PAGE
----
Six adult chimpanzees (Pan troglodytes) trained on computerized matching-to-sample were shown a sample behind (anogenital region) of a chimpanzee and rewarded for selecting a corresponding facial image. If the two faces were of the same sex, and one belonged to the same individual
as the behind, subjects made the correct association for familiar individuals but not unfamiliar ones, suggesting whole-body knowledge of group mates. If the two faces were of opposite sex, subjects selected the same-sex face as the behind at first only for familiar individuals when face and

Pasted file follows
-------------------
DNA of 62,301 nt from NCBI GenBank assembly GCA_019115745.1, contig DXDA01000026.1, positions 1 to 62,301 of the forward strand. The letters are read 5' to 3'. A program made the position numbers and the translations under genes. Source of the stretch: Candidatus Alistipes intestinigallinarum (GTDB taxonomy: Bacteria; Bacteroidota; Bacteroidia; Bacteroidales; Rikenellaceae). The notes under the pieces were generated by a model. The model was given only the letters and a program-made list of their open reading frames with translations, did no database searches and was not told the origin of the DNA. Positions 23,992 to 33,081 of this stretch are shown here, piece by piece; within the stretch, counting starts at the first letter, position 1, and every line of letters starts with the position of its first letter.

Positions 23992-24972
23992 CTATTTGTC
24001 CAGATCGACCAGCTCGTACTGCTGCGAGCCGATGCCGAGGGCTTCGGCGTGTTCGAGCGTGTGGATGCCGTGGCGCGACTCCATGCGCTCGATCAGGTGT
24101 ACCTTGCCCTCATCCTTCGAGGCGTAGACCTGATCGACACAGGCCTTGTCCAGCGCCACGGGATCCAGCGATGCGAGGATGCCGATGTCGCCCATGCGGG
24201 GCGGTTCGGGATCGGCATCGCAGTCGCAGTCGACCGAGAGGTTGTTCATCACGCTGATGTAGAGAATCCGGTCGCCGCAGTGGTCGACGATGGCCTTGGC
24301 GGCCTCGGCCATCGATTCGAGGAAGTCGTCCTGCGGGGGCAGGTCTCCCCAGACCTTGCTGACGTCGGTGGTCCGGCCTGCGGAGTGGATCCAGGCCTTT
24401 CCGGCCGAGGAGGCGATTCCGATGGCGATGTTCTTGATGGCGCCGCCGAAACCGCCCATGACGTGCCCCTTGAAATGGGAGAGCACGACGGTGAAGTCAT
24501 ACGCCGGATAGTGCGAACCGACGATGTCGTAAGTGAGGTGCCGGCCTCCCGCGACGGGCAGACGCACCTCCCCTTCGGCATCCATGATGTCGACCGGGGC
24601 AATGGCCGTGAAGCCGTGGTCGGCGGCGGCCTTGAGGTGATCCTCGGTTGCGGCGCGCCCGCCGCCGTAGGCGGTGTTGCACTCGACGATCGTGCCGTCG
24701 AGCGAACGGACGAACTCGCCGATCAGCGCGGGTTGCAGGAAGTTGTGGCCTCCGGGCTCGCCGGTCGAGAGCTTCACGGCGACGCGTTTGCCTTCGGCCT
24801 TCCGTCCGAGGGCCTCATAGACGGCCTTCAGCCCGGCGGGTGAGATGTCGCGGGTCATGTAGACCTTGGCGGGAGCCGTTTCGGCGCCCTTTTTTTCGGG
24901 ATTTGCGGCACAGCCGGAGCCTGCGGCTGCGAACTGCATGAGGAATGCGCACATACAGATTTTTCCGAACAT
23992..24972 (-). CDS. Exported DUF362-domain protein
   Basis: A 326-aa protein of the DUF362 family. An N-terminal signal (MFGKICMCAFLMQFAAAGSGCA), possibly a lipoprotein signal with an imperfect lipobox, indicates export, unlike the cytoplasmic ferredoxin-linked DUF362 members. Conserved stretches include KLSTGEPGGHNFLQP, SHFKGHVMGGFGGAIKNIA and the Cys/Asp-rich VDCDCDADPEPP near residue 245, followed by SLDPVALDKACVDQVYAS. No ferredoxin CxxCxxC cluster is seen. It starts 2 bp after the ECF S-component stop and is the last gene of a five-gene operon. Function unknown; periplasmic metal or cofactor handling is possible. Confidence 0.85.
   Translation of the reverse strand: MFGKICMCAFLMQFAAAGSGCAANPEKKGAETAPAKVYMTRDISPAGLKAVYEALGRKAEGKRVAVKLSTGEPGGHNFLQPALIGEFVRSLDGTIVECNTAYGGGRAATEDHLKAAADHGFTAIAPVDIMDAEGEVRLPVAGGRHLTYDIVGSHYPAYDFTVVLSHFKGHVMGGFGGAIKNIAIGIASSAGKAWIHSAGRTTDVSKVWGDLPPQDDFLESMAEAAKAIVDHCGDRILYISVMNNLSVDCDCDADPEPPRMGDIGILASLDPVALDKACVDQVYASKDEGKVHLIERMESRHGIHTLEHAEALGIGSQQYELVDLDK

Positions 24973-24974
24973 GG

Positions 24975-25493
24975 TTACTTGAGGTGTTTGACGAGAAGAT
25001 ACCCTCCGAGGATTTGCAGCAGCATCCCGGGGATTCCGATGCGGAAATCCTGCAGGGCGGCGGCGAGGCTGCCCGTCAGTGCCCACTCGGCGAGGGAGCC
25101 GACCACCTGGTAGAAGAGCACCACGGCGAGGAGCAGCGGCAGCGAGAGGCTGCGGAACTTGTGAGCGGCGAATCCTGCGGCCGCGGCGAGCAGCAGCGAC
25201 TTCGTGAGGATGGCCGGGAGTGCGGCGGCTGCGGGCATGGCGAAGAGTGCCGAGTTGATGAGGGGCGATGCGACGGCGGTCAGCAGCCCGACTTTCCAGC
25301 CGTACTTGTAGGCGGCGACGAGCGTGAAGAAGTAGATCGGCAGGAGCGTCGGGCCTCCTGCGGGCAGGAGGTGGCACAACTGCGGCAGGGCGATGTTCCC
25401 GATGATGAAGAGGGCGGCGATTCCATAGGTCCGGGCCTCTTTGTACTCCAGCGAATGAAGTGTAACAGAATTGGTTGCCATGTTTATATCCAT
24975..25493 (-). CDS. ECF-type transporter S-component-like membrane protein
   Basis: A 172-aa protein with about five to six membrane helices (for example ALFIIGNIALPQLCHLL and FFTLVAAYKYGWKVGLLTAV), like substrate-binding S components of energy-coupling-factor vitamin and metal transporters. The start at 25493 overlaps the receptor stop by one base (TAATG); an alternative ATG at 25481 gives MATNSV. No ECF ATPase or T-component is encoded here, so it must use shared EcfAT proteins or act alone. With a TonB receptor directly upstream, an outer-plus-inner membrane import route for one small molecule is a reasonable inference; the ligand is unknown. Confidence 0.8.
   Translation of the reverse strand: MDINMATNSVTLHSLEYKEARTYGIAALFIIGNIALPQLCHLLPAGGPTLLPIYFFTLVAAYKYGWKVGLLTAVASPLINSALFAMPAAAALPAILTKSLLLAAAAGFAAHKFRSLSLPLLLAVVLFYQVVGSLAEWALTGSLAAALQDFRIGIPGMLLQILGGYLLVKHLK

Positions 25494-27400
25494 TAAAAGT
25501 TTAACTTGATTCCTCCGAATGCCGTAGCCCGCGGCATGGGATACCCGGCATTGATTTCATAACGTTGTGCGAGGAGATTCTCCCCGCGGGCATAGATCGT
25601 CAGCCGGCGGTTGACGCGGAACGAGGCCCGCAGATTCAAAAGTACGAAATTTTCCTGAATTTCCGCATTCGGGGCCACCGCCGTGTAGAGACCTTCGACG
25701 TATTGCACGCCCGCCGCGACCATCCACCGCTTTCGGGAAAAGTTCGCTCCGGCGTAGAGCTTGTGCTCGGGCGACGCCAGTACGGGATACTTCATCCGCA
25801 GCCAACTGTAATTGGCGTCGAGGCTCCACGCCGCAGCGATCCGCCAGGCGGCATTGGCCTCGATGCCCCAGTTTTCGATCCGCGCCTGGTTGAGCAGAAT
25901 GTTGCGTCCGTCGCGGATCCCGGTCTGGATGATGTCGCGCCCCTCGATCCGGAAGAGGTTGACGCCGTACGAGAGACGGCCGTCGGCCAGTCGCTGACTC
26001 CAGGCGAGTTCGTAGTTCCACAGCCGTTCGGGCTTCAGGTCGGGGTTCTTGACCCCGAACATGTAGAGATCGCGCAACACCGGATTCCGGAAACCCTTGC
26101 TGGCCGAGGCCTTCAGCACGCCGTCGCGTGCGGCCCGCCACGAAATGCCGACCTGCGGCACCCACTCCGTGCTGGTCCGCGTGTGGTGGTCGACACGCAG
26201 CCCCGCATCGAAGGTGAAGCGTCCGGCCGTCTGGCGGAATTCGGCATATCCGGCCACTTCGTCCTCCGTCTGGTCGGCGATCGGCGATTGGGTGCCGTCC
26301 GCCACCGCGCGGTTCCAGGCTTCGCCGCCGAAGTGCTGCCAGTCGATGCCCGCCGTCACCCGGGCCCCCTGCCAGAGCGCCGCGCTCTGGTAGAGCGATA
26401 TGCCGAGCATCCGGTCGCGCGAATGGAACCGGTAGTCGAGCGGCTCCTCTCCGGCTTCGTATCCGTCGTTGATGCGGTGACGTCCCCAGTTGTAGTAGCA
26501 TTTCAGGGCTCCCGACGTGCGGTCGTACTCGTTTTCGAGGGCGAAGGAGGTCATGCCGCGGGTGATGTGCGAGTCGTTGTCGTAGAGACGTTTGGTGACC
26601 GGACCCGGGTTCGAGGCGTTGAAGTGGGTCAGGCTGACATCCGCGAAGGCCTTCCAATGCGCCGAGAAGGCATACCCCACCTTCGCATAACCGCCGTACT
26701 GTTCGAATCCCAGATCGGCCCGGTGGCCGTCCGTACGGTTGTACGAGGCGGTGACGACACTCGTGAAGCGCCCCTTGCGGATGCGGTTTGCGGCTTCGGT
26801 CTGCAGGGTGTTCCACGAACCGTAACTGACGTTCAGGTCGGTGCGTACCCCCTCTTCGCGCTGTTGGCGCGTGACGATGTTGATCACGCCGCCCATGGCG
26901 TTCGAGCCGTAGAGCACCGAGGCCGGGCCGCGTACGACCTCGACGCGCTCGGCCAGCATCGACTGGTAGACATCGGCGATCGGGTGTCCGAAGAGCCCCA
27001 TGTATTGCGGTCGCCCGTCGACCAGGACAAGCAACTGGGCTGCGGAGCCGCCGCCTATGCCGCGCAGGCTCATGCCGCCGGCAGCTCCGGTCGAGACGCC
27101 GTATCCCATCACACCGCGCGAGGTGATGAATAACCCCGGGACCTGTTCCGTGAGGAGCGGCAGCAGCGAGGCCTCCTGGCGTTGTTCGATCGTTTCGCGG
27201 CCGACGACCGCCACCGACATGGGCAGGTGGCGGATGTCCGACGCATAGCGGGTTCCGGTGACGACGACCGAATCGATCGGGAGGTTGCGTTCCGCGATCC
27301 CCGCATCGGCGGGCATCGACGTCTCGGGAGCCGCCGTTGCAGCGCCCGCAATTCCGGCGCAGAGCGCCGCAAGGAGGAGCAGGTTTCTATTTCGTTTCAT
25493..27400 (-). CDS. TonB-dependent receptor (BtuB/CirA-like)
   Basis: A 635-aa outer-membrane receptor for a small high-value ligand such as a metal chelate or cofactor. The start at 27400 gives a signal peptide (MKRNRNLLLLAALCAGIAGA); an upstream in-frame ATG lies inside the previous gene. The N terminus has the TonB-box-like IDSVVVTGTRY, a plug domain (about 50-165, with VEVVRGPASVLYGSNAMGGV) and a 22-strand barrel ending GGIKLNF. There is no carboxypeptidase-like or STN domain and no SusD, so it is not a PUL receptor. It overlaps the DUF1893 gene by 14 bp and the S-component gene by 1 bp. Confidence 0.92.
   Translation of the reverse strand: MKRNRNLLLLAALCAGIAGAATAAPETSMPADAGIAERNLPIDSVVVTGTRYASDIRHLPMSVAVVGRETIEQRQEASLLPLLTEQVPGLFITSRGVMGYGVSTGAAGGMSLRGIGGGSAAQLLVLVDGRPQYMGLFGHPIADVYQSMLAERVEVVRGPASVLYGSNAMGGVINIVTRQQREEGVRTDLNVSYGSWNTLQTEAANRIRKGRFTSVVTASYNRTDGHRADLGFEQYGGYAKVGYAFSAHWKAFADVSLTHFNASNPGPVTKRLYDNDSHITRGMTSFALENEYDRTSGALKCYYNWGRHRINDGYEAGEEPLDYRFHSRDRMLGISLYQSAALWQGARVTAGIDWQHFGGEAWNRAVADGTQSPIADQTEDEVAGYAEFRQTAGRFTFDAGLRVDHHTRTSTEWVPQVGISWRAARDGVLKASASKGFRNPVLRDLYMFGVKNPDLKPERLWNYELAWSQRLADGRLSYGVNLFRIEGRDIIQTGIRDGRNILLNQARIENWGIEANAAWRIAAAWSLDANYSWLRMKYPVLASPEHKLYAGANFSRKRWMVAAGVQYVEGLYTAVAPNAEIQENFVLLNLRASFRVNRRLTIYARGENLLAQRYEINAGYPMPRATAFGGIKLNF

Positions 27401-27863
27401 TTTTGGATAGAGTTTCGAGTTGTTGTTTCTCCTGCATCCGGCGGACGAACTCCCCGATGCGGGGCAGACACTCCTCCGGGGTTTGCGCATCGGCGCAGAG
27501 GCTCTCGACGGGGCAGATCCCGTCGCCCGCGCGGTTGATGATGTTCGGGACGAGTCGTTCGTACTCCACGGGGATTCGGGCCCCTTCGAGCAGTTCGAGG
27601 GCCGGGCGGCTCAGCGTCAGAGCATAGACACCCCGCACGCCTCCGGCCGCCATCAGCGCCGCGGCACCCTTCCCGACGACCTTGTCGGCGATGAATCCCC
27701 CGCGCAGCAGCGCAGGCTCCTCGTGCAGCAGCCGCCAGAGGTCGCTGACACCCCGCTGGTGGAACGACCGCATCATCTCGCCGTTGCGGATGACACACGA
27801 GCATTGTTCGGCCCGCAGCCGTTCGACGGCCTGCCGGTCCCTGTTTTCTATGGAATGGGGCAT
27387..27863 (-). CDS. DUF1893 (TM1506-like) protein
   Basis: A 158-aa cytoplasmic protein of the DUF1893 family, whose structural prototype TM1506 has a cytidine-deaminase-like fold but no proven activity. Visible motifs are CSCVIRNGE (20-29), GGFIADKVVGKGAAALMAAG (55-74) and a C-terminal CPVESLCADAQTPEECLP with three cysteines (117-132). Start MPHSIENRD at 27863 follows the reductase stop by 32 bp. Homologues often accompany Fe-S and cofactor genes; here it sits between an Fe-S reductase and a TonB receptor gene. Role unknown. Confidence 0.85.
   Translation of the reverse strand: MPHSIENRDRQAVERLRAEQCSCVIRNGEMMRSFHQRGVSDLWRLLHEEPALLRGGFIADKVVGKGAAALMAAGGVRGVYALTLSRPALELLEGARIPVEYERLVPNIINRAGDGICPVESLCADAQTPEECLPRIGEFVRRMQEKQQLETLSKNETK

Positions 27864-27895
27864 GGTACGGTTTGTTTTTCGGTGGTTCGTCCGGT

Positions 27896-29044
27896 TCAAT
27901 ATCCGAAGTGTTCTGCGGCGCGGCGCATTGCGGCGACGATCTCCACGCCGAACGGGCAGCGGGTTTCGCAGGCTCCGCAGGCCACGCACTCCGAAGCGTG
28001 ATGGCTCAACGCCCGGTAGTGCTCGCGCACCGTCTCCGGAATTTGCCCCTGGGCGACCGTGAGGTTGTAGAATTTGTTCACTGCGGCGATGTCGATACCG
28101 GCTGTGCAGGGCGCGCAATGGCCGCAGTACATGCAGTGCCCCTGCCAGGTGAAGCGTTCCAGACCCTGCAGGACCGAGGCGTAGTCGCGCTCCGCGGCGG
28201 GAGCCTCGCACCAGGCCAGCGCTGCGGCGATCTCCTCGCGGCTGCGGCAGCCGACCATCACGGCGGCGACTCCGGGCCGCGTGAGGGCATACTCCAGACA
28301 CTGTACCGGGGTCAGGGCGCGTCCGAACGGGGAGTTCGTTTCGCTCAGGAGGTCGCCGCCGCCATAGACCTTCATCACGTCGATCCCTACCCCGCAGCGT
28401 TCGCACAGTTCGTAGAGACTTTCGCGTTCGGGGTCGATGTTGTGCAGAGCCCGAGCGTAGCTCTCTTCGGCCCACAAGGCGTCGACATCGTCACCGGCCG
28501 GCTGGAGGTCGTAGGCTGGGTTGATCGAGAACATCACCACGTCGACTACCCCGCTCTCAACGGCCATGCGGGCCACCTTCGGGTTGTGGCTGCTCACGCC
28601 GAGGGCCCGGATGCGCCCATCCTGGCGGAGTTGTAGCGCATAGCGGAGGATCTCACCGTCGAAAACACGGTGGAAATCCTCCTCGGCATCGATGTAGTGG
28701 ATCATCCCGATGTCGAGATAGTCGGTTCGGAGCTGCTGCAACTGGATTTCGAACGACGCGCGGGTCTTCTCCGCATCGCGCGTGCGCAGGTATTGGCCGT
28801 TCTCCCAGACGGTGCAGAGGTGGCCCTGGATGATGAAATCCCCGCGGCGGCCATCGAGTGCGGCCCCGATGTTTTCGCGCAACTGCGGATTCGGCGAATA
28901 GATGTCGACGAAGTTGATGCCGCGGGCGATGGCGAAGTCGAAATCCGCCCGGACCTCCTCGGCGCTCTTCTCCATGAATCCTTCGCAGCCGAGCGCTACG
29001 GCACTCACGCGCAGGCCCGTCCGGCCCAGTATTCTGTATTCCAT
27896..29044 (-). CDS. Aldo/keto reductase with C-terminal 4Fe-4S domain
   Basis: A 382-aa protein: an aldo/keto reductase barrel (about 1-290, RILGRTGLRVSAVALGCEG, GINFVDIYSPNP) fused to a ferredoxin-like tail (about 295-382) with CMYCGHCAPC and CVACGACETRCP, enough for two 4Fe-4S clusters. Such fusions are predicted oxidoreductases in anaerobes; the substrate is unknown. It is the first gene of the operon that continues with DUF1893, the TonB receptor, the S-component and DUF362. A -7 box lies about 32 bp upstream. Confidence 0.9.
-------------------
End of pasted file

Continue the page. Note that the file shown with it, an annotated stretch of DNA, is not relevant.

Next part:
behind belonged to the same individual. During subsequent exposures, however, they learned to associate the same-sex face with the behind even if the behind was "generic" male or female (i.e., unmatched to any known individual) provided the depicted individuals were familiar. This suggests
that sex perception is aided by a "gender construct" derived from firsthand experience with group mates, and which construct is unavailable for unfamiliar individuals.
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